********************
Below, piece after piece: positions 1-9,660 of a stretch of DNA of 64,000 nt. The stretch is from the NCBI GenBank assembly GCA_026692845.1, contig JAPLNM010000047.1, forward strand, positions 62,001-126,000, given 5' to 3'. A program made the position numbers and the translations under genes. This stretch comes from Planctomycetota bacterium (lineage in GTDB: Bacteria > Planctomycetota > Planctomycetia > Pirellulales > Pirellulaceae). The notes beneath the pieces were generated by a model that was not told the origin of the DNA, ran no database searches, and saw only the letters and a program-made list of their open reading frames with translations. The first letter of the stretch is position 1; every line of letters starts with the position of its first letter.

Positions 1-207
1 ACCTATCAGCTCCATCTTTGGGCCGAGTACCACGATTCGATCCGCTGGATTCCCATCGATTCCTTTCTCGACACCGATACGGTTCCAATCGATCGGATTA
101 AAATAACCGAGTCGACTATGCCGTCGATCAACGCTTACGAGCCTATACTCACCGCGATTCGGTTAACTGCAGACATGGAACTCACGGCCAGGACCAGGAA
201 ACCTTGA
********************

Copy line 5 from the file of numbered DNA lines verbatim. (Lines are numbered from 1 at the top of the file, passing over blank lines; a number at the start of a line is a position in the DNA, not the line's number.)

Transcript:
201 ACCTTGA